So I am designing some microservices that communicate via messaging and event queues.

However, if I update a message class, for example remove a field, this will break several participating microservices and require a redeployment. I can see microservices can be deployed independently, but not if there is a central change like this.

So is there a way I can update a message class and not fall into this trip of having tight coupling? I am worried I may be missing a technique.

  • 1
    "So I am designing some microservices" - why are you designing multiple microservices at the same time? One of the big points of microservices is that they should be capable of each one being designed (and deployed) independently. If you are designing them together that could be a sign that you don't need separate microservices.
    – bdsl
    Sep 1, 2023 at 8:26

3 Answers 3


Sure. Easy route: don't make breaking changes to your messages - e.g. adding an optional field to a message is backwards-compatible so you can do that without needing to redeploy everything.

Sometimes you can't do that, so you have to take a longer path:

  1. Create a new "v2" message type.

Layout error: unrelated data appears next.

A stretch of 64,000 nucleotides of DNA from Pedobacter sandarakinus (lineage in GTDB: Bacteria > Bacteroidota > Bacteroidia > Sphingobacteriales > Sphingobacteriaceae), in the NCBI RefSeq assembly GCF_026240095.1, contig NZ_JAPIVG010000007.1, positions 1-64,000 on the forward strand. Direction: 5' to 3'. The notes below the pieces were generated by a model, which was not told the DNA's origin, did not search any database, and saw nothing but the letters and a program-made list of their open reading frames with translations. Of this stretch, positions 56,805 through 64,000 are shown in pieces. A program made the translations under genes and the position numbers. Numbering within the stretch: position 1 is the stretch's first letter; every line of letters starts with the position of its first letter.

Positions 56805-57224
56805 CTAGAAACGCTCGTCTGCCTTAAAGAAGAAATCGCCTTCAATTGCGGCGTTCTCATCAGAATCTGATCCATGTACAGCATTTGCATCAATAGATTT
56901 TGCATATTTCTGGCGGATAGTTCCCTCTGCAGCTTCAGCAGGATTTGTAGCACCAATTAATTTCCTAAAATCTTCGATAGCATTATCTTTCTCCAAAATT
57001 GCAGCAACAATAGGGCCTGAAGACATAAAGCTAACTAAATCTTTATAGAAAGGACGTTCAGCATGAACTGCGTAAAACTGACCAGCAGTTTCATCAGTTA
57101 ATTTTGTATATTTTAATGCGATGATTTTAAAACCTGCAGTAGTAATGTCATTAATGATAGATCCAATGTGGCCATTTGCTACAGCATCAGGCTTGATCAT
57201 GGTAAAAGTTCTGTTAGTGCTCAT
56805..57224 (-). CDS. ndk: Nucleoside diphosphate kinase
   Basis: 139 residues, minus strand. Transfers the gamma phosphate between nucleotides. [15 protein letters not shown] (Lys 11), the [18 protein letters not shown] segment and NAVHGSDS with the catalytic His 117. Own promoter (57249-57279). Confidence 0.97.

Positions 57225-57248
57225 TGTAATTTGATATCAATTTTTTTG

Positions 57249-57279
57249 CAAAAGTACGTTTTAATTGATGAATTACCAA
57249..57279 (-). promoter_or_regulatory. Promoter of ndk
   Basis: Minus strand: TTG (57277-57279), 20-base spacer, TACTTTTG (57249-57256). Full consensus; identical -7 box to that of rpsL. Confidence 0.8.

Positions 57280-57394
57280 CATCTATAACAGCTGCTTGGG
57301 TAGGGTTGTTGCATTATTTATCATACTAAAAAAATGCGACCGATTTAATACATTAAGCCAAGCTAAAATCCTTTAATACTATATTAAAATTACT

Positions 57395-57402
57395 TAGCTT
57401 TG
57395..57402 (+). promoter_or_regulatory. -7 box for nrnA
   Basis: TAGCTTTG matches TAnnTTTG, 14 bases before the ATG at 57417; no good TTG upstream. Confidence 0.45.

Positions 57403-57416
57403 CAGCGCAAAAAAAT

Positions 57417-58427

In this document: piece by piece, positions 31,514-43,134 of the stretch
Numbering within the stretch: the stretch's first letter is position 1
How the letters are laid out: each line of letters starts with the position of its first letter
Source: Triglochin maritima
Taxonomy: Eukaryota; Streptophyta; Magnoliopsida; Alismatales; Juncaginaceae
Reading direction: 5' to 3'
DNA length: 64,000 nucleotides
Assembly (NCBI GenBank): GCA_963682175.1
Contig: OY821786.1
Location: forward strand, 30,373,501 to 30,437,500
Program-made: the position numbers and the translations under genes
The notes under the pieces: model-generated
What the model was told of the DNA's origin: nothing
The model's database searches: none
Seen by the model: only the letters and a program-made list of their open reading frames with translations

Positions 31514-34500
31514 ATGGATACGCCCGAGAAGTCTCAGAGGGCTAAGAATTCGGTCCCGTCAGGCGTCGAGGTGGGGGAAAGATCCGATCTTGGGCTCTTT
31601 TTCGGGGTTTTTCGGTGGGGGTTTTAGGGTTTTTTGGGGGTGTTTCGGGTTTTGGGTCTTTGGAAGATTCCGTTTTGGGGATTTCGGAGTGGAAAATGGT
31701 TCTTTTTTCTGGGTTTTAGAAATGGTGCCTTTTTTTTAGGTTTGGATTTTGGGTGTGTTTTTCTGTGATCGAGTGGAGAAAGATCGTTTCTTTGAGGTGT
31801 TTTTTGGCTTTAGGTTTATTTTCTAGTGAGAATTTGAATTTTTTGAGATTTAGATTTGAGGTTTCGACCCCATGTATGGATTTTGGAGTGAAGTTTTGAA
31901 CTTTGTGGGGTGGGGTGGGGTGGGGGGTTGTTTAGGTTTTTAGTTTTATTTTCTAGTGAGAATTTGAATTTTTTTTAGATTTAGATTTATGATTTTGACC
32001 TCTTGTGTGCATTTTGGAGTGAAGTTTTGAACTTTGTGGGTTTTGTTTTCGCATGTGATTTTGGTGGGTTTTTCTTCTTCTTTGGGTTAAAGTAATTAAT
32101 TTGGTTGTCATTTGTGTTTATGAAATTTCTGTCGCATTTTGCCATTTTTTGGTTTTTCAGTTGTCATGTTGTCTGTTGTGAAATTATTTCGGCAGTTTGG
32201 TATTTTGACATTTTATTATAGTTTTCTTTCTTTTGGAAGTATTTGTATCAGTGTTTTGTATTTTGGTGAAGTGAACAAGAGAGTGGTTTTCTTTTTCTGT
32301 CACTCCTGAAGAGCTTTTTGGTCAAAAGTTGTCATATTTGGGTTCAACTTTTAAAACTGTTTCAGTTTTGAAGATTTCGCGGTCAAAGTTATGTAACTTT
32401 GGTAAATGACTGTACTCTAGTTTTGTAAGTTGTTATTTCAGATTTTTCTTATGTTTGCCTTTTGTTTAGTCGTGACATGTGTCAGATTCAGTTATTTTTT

2. Update the consumers to simultaneously understand both the "v1" and "v2" message.
  3. Update the producer(s) to emit the "v2" message instead of the "v1" messages.
  4. (Optional but tidy) Remove the code to handle the "v1" messages.
  • Makes sense. I can add fields and deserialize json without any issues as c# supports dynamic objects. But for your idea, basically work backwards and ensure consumers are ready to to support v2 and then update the producer. Aug 31, 2023 at 15:45
  • 1
    The other thing is I could use the "deprecated" attribute for fields no longer supported. Aug 31, 2023 at 21:44

I am worried I may be missing a technique.

Useful Literature:


A prerequisite to designing microservice communication is identifying the type of relationship between them:

  • Consumer/supplier
  • Shared Kernel
  • Conformist
  • etc.

DDD's Context Mapping technique helps you do that.

Streamlining your dependencies will avoid unneeded communication and coupling, but some coupling is unavoidable, so yes, you will have problematic changes. Looking at the type of relationship between the 2 microservices will help you determine if you want to go through the trouble of making the changes non-breaking and maintain several versions in parallel, or if it's a waste of time.

Team dynamics also play a big role in this as if 2 microservices are developed by different dev teams with different agendas and deployment paces, it will be harder to keep them in sync. In contrast, 2 microservices maintained by the same people can perfectly be redeployed at the same time if it happens reasonably rarely.

  • Downvoter on mine and @VoiceOfUnreason's answer care to explain? Sep 1, 2023 at 13:38

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